While the Buffalo Bills and Tennessee Titans secured immense amounts of public funding within the past couple of years to build new stadiums, public officials and taxpayers in a few other NFL locations do not seem as generous.

The Chicago Bears have an ambitious project that includes a stadium with a translucent dome that will cost $4.6 billion. The good news for taxpayers is that the Bears will pay half, $2.3 billion. The bad news? The Bears want someone else to pay the other $2.3 billion.

The Cleveland Browns also want taxpayers to foot half the bill for either a proposed $2.4 billion domed stadium or a $1 billion renovation of their existing stadium.

And the Super Bowl champion Kansas City Chiefs lost a referendum for a sales tax by a resounding 58%-42% “no” vote as they seek $500 million in public money to renovate Arrowhead Stadium.

Will these teams get their funding? Well, Illinois governor J.B. Priztker has called the Bears’ proposal “a nonstarter,” the Browns don’t have public support and the Chiefs have already lost one vote.

You know what may happen next: The teams may subtly—or not so subtly—mention the possibility of moving. The Chiefs have already said “all options are on the table.” It is part of the playbook. Please, they are not going anywhere. But it has worked before and will probably work again.

Socialize cost, privatize profit. That’s the playbook.

4. Fifth-year options: no sure thing

Teams had to make decisions by last week on exercising the fifth-year options for the 2021 draft class, and the results do not bode well for the group as a whole.

Of a possible 32 first-round players, only 18 had their options exercised. And of the five quarterbacks, only one option was picked up (Trevor Lawrence), with the other four no longer on their original teams and declined by their new teams (Zach Wilson, Trey Lance, Justin Fields and Mac Jones).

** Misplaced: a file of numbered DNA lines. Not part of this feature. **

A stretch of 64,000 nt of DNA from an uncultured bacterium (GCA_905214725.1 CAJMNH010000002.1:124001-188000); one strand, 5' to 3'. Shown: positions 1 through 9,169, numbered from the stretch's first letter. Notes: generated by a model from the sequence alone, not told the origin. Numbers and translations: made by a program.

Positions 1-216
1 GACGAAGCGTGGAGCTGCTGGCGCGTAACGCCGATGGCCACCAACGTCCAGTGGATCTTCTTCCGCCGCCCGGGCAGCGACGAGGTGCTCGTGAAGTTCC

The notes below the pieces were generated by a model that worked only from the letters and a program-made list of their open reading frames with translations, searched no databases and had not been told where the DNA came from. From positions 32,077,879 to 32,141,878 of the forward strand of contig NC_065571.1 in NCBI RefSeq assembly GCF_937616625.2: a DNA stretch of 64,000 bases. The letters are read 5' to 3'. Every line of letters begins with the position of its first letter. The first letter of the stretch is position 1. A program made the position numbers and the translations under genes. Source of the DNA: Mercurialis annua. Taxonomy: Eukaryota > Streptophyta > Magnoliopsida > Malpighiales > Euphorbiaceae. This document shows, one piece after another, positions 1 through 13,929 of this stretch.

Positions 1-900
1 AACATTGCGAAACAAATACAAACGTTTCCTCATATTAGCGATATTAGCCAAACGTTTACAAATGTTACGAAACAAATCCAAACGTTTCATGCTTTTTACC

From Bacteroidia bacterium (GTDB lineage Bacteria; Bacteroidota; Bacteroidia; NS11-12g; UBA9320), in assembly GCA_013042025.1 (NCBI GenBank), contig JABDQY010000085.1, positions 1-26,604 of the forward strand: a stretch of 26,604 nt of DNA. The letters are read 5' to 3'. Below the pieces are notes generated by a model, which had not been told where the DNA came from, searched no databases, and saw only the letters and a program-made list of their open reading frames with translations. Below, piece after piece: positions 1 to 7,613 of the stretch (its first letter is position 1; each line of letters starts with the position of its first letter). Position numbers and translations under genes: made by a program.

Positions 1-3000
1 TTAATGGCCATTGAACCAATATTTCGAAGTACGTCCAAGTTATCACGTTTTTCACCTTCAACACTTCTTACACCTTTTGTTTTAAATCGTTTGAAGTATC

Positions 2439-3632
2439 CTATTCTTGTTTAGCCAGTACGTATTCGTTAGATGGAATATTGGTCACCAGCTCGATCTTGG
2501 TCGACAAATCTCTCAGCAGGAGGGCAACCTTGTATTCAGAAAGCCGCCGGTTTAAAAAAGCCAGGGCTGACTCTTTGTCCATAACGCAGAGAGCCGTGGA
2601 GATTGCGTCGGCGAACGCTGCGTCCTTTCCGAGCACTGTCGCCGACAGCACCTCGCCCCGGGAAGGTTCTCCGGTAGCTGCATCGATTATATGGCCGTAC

Exercising the option does not require the team to guarantee that fifth-year amount. Before the 2020 CBA, there was only an injury guarantee required in the fifth year, meaning there’s very little risk in exercising the option. Now there is some risk with the guarantee, but obviously it’s dependent on the value of the player.

The surprising thing here is that first-round picks are supposed to become starting players and potential stars for NFL teams. But, based on these results, almost half the teams decided that those players were not even worth having around for another year under contract come February. 

5. The “real deals” for A.J. Brown and Travis Kelce

As readers know, massive deals are never what they appear to be in the media. While these two stars certainly received upgrades, here are the real deals:

Brown was reported to be receiving a $96 million extension, but in the next three years of the deal—where the guaranteed money is—the number is $80 million. Brown was already scheduled to make $68 million over that time frame. Thus, Brown will make an additional $12 million over the “real” part of the contract.

Kelce had the two remaining years on his contract upgraded. His 2024 pay came up $5 million; his 2025 pay came up $1 million. It is nice he received a $6 million “gift” over two years, but it was not what it was reported to be (a $34 million extension). As with Patrick Mahomes, the Chiefs rectified a contract that was overly team-friendly (Mahomes’s deal still is, but that’s for another column).


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Andrew Brandt

ANDREW BRANDT